Virgin Galactic’s SpaceShipTwo traveling in space. (Source: Virgin Galactic’s official Twitter handle)

Virgin Galactic Hits Space Goal in Step Toward Tourist Trips

(Bloomberg) -- Virgin Galactic’s spacecraft hit a milestone Thursday in its quest to fly tourists off planet, rising more than 51 miles (82 kilometers) and breaching Earth’s atmosphere for the first time.

The brief voyage marked the first human flight to the boundary of space by a commercial space operator. It also underscored the rebound from a fatal 2014 accident by the space tourism venture founded by British entrepreneur Richard Branson.

Virgin’s VSS Unity had a 60-second rocket burn on its fourth test flight from Mojave, California. That sent the vehicle to an altitude of 271,268 feet (83 kilometers), above the 50-mile mark where the U.S. Air Force and other agencies define the edge of space. Another often-cited boundary is 62 miles (100 km), the so-called Karman line.

“What we witnessed today is more compelling evidence that commercial space is set to become one of the 21st century’s defining industries,” Virgin Galactic Chief Executive Officer George Whitesides said in a statement. “Reusable vehicles built and operated by private companies are about to transform our business and personal lives in ways which are as yet hard to imagine.”

Virgin Galactic Hits Space Goal in Step Toward Tourist Trips

Virgin Galactic’s previous flight, in July, rose to nearly 171,000 feet with a 42-second rocket burn.

The VSS Unity is dropped from a carrier aircraft at about 50,000 feet, at which point its rocket ignites and propels the vehicle on a vertical tear into the cosmos. At some point the company plans to fly customers who have paid as much as $500,000 for the thrill ride.

Virgin Galactic plans about three additional test flights before shifting to its spaceport in Las Cruces, New Mexico, where Branson himself hopes to soar to space next year, the billionaire said in an interview with Bloomberg TV from the California desert.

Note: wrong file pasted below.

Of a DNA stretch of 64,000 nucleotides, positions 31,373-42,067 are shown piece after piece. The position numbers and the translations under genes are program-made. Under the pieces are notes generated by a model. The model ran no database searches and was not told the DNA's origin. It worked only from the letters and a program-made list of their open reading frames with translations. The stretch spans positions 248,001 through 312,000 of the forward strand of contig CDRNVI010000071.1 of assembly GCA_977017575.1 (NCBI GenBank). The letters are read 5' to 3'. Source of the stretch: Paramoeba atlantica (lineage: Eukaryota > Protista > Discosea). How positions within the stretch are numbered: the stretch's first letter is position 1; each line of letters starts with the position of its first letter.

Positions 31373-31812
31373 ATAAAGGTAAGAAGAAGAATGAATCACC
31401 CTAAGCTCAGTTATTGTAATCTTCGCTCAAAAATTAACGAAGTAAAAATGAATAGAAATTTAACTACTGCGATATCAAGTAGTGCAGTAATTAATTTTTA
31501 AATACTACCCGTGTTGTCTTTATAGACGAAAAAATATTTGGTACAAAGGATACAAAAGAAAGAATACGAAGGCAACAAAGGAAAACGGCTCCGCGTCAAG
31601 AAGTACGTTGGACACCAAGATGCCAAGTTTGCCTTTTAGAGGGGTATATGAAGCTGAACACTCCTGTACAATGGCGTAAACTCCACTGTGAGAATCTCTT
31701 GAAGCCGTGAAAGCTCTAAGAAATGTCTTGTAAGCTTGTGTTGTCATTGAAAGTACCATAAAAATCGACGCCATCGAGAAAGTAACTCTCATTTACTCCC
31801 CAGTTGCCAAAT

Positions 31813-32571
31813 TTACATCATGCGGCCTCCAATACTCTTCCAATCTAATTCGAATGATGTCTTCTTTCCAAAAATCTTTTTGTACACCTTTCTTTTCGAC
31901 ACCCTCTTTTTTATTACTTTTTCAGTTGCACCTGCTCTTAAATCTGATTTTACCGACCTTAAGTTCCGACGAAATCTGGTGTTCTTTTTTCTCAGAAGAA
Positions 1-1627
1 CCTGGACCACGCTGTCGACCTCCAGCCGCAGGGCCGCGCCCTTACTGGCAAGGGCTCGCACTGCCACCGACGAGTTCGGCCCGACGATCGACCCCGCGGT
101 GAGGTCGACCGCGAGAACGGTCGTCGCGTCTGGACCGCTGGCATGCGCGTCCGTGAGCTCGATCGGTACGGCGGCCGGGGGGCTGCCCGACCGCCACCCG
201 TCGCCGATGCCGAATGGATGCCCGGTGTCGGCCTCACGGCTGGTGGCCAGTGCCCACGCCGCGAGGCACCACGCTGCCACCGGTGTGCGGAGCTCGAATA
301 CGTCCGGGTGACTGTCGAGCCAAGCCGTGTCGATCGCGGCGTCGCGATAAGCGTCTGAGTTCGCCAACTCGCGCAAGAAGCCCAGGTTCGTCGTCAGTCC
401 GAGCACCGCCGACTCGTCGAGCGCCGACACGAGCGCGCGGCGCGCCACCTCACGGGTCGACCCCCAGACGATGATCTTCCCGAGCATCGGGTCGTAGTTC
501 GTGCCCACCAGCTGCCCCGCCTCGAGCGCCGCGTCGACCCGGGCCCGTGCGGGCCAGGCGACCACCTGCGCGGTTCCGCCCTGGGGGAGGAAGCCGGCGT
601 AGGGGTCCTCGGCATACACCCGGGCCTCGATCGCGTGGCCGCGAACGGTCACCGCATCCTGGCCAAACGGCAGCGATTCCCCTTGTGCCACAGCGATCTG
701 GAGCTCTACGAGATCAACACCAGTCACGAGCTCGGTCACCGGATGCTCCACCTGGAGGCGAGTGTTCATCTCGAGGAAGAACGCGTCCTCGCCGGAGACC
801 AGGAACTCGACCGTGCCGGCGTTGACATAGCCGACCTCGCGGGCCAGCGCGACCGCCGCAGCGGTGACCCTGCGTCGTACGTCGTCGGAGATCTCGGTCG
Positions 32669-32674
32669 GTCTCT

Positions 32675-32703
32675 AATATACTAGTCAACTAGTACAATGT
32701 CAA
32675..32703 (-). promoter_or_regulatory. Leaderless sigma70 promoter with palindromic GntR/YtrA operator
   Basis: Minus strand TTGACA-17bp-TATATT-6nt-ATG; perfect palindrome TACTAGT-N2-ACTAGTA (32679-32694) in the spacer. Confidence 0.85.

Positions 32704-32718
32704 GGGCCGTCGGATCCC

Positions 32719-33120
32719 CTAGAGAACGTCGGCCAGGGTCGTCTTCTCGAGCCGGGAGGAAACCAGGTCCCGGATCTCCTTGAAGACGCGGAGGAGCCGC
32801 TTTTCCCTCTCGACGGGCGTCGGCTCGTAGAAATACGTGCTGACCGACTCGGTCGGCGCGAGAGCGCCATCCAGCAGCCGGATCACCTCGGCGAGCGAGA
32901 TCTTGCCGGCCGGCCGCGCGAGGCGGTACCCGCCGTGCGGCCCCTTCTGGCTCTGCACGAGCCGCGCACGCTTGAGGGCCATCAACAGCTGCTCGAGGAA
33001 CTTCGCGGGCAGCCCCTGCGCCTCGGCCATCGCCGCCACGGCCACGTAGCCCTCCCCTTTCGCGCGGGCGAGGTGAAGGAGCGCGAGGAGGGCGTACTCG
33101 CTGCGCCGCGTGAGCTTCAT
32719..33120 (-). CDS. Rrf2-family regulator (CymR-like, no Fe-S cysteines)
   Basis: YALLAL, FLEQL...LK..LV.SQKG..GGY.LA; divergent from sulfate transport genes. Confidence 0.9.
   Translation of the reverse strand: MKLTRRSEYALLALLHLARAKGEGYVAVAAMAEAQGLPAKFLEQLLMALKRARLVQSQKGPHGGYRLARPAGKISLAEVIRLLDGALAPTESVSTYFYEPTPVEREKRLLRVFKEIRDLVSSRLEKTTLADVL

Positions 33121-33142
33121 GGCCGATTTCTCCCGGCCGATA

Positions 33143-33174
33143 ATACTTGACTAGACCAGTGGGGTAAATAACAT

After that, the spaceflights will be open to the first of the 700-or so paying customers, Branson said. They would experience weightlessness and peer at the curvature of the Earth, based on Virgin’s video of today’s flight.

Champagne Glasses

Branson reflected on beating fellow billionaires and space entrepreneurs Elon Musk and Jeff Bezos to put humans into space, if not orbit.

“The funny thing about races is people always say, ‘We’re not in a race’ until they actually win,” Branson said. “We can drink a couple of glasses of champagne to that tonight.”

The company also plans to restart marketing of the rides, which had been halted in the aftermath of the 2014 crash that killed a test pilot. Branson envisions a fleet of Virgin’s SpaceShipTwo craft like the VSS Unity operating so frequently that costs fall to the point where space travel is widely affordable.

“It is a very very exciting time I think for investors investing in commercial space ship companies to do so,” Branson said. “The market we believe is enormous. Something like 80 people of people we research, if they could afford it and if they get offered a return ticket, would love to go to space and it’s up to us to do both.”

The flight was also Virgin Galactic’s first time to generate revenue, ferrying four research payloads as part of a program co-sponsored by NASA.

After the flight, the Federal Aviation Administration said it would award Unity’s test pilots, Mark “Forger” Stucky and Frederick “CJ” Sturckow, with commercial astronaut wings. Sturckow, a former space shuttle pilot, will become the only person to be awarded astronaut wings from both NASA and the FAA.

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